# Support practices/norms applied in several European countries for dimension formats

Looking after an automatic support of following formatting practice of dimensions, in accordance with standards applied in several countries for architectural drawings (metric system):

Can you furnish or reference these published standards? It would be nice to get the requirement from the horseâs mouth?

-Gully

Personally that would confuse me: having a mix of m, mm and cm on the same drawing.

I would rather see (m) 6.405 | 6.450 | 0.545 | 0.540
or (cm) 640.5 | 645.0 | 54.5 | 54.0
or (mm) 6405 | 6450 | 545 | 540

Preferably the last one

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the so called âArchitectural Dimensioningâ according to DIN 1365:

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Found someone else pointing to the âNew Metric Handbookâ which seems to point to the UK standard: Metric Handbook - David Adler - Google Books

And here I was, admiring the simplicity of just entering mm! Seems that those behind metric standards are jealous of our imperial units (feet broken into 12 inches broken into sixteenthsâŚ Or thirty-secondsâŚ Or sixty-fourthsâŚ)

I have been a metric user all my life, and it is the first time I ever heard of this kind of notation. We here use millimeters with no unit text, and no one has a problem with that, my ancestors used centimeters in the same way.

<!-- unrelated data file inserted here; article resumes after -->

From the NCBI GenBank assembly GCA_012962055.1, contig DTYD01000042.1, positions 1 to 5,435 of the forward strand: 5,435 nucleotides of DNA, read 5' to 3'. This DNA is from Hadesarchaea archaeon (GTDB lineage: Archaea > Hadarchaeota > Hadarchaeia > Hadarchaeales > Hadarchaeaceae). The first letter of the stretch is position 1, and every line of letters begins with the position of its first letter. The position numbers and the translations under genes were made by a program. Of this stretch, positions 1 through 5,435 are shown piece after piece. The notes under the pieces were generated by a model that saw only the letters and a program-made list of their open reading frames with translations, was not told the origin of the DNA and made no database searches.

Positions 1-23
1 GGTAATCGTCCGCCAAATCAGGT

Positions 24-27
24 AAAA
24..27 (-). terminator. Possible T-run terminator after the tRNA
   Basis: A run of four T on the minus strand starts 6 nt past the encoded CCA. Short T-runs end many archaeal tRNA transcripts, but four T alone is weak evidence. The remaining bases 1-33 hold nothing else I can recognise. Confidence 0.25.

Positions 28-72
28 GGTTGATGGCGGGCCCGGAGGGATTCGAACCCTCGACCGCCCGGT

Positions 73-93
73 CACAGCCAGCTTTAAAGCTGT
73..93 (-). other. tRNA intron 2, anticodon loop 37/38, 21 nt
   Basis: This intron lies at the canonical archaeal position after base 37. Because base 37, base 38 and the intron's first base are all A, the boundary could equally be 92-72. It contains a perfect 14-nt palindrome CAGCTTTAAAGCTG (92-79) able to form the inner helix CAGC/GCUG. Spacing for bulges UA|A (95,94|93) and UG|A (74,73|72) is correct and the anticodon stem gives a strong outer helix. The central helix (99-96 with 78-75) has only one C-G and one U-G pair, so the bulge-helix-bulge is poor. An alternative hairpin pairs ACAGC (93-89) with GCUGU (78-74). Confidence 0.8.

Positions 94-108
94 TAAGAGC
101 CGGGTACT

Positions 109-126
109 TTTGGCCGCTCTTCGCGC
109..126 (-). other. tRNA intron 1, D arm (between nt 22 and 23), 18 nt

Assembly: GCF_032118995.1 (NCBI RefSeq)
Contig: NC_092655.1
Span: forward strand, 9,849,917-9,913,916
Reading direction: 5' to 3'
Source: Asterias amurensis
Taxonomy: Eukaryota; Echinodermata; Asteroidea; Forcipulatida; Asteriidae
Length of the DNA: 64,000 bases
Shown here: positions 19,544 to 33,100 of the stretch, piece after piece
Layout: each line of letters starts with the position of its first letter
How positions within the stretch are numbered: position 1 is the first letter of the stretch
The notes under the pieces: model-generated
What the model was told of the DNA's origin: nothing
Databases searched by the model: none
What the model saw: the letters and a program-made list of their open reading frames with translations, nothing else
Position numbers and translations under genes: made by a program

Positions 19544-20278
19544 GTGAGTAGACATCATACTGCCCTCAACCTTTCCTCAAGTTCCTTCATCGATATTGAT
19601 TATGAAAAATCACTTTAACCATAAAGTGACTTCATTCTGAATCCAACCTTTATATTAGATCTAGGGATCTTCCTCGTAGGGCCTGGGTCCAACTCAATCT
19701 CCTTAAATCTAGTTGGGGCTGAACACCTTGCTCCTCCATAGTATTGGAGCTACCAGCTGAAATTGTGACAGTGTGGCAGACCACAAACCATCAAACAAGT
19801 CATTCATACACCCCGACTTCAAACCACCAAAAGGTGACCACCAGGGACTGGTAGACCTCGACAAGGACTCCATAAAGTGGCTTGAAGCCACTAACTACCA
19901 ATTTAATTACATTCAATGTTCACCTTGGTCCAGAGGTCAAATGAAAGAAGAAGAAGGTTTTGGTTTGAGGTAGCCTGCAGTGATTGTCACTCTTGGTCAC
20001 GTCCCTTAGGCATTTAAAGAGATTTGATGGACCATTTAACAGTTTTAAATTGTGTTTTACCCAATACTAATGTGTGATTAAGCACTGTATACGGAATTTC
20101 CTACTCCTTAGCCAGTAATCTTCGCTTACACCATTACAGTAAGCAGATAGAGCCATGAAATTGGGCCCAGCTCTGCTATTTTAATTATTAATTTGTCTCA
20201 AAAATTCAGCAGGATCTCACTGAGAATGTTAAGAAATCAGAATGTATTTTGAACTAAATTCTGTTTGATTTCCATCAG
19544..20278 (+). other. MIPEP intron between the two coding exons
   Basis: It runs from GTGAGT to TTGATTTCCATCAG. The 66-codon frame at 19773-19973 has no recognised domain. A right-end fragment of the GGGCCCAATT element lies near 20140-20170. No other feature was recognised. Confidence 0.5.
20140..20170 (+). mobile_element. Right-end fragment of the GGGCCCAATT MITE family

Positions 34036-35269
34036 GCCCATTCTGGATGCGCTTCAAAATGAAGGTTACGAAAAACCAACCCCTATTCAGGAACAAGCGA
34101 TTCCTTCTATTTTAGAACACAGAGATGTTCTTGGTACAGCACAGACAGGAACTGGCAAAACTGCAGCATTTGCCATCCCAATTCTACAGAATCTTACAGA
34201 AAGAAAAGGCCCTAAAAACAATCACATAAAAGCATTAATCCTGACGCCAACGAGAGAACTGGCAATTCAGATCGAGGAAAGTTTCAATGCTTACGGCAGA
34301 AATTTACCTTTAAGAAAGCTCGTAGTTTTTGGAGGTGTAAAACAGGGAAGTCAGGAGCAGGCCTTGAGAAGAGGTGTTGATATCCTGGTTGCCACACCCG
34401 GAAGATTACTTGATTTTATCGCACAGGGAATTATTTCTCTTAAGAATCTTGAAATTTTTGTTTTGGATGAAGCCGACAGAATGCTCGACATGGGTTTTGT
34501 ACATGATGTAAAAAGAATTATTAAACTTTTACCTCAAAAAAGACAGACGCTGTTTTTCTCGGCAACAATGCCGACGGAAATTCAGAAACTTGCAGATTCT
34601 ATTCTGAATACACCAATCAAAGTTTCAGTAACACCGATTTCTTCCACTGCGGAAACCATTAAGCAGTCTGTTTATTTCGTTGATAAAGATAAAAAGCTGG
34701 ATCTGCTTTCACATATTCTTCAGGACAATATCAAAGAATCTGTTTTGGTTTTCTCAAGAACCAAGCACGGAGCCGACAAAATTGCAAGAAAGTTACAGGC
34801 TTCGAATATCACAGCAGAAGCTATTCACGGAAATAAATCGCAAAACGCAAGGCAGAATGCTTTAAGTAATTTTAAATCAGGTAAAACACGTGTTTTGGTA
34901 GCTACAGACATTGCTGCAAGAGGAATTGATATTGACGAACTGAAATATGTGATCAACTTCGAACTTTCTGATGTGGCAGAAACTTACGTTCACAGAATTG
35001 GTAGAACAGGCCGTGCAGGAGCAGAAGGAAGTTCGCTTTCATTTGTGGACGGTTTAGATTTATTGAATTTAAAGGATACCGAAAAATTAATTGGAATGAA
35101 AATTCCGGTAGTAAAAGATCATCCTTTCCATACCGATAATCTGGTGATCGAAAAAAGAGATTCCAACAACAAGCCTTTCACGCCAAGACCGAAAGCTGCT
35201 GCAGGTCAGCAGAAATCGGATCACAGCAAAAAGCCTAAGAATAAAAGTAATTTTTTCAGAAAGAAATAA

Indicating 5 mm with the notation that in scientific notation means âto the power of fiveâ is certain to cause confusion. How did they manage in the days of manual drafting? Having to use two different-sized stencils to produce every dimension text would have driven me insane.

Anssi

Thanks to sketch3d_de for providing the German references.

Adding the Swiss Norm SN 500 400 (equivalent to SIA 400:200), see annex B section B.5.2.

Here also a practical example for France (may someone know whether the underlying norm is really NF P02-005 as it seems to be).

Iâd like to be able to provide even more references, but most norms are copyrighted and not freely available. Beside the formal requirement, I witness this common practice in architecture and civil engineering. Supporting it in Layout may answer the needs of a of number SketchUp users.

Indeed on the first sight, this number format may appear confusing. Trying to put things in their contextâŚ

The usage of this notation is limited to scaled drawings in the building/construction area, where cm and m are the most common units to express dimensions of rooms, windows and doors (when using the metric system obviously).

Its purpose is to increase graphical readability by reducing the need for leading or tailing zeroes - drawing space is precious especially when walls and openings come together at angles. See links in the other posts for graphical examples - here an excerpt.

This drawing might show better than thousand words why the mix of units and the use of the exponential notation is not so disturbing - in that particular context. BtW it shows also how this was managed in the days of manual drawing - it was in fact usual to have various stencil sizes on the desk and to quickly change between them (the pain was rather to draw the lettersâŚ).